Anatomy clinical correlates: Eye
Eye conditions: Inflammation, infections and trauma: Pathology review
Eye conditions: Refractive errors, lens disorders and glaucoma: Pathology review
Eye conditions: Retinal disorders: Pathology review
Bronchodilators: Beta 2-agonists and muscarinic antagonists
Bronchodilators: Leukotriene antagonists and methylxanthines
Pulmonary corticosteroids and mast cell inhibitors
Anatomy clinical correlates: Ear
Vaginal and vulvar disorders: Pathology review
Anxiety disorders, phobias and stress-related disorders: Pathology Review
Atherosclerosis and arteriosclerosis: Pathology review
Bone disorders: Pathology review
Diabetes mellitus: Pathology review
Drug misuse, intoxication and withdrawal: Alcohol: Pathology review
Drug misuse, intoxication and withdrawal: Hallucinogens: Pathology review
Drug misuse, intoxication and withdrawal: Other depressants: Pathology review
Drug misuse, intoxication and withdrawal: Stimulants: Pathology review
Dyslipidemias: Pathology review
Hypertension: Pathology review
Movement disorders: Pathology review
Peripheral artery disease: Pathology review
Psychological sleep disorders: Pathology review
Rheumatoid arthritis and osteoarthritis: Pathology review
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Alcohol Abuse Assessment
Alcohol Abuse Interventions
Fetal Alcohol Syndrome Characteristics and Clinical Features
Opioid Abuse and Withdrawal Assessment
Two individuals are brought into the emergency department, one night. One is 28 year old Brian who was brought in by his friend with complaints of altered consciousness and vomiting.
The friend recalls that Brian had a habit of binge drinking on weekends. On examination, he was disoriented, and had slurring of speech, loss of coordination, and nystagmus.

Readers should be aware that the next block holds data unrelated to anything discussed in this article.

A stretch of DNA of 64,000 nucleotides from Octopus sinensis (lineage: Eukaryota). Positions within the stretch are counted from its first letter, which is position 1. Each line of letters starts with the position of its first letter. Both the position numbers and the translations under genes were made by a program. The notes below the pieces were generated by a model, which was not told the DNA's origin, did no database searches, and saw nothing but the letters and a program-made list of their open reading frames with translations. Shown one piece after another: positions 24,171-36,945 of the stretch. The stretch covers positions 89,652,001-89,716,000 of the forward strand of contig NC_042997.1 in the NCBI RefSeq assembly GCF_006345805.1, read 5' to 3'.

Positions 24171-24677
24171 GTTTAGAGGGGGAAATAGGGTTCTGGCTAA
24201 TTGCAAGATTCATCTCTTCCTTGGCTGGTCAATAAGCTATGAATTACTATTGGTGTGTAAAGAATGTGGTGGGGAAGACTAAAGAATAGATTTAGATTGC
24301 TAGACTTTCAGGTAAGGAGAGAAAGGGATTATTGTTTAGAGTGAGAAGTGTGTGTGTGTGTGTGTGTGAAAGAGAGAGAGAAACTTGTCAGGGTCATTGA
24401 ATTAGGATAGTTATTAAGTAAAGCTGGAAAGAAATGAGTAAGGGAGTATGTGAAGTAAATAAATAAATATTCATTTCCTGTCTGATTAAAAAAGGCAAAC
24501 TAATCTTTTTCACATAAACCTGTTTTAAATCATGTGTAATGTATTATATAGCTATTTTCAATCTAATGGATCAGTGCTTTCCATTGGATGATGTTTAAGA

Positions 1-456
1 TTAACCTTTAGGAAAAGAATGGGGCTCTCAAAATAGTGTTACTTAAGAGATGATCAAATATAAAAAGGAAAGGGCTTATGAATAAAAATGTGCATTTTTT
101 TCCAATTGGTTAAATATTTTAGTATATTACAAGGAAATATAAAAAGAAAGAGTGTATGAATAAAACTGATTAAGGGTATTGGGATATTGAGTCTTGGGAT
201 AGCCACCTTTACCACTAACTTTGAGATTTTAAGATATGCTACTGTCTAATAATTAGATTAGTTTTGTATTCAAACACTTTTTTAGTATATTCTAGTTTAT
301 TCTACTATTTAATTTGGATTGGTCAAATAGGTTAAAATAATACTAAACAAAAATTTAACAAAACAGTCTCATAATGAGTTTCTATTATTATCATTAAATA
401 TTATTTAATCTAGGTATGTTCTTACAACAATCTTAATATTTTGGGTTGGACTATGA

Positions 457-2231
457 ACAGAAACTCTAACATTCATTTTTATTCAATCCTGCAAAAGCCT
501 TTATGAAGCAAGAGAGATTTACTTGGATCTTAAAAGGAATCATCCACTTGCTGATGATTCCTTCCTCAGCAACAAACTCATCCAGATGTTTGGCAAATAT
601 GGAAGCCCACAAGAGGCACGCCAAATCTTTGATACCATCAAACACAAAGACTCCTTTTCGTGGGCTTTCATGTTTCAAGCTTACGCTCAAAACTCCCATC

The second is 2 year old Michelle who’s brought by the mother who reported a seizure episode an hour ago.
Upon further questioning, the mother reveals that Michelle was born 2 months prematurely, was always crying and irritable, and was slow in reaching developmental milestones.
On examination, Michelle has reduced height and weight, a small eye opening, smooth philtrum, and thin lips. A neurological exam shows reduced muscle tone and coordination.
When you obtain a more focused history regarding the mother's pregnancy, she reported drinking 3-5 glasses of wine each night during the 1st and 2nd trimester.
Okay, both Brian and Michelle’s symptoms are due to alcohol. Alcoholic drinks contain the chemical ethanol, which mainly acts in two ways in the brain, one, it acts as an agonist to GABA, which is the brain’s major inhibitory neurotransmitter; and two, it acts as an antagonist of glutamate, which is an excitatory neurotransmitter.
Both these actions produce an overall inhibitory action on the brain’s neuronal circuits. Now, ethanol’s effects vary based on the blood alcohol concentration, or BAC, which is the percentage of ethanol in a given volume of blood.
At a blood alcohol concentration of 0.0 to 0.05%, ethanol produces a relaxed and happy feeling, along with slurred speech and some difficulty with coordination and balance.
At a blood alcohol concentration of 0.06 to 0.15%, there is increased impairment to speech, memory, attention, and coordination, and some individuals can get aggressive and even violent.
Complex tasks like driving can become dangerous, which is why it is illegal to drive in some countries with a blood alcohol concentration of 0.08% or higher.
At a blood alcohol concentration of 0.16 to 0.30%, individuals can experience alcohol poisoning where they blackout or experience periods of amnesia.
Finally, at a blood alcohol concentration above 0.31%, the effect of alcohol can severely suppress breathing and even lead to death.
Now, the use of alcohol can be assessed by direct and indirect tests. Direct tests measure the alcohol content in bodily fluids like blood, urine, saliva and the air breathed out.
In contrast, the indirect tests assess the effect of alcohol on organs like the liver. Cellular damage causes the release of liver enzymes into the blood.
Gamma-glutamyltransferase, or GGT, is the most sensitive indicator of alcohol use. In addition, aspartate aminotransferase or AST, alanine aminotransferase or ALT, are also elevated in chronic alcohol use, although AST values rise to about twice as much as ALT.
This is because alcohol use decreases ALT activity in the liver. And, that’s high yield! Over time, in people with prolonged alcohol consumption, neurons adapt by decreasing their number of GABA receptors, while increasing the number of NMDA glutamate receptors.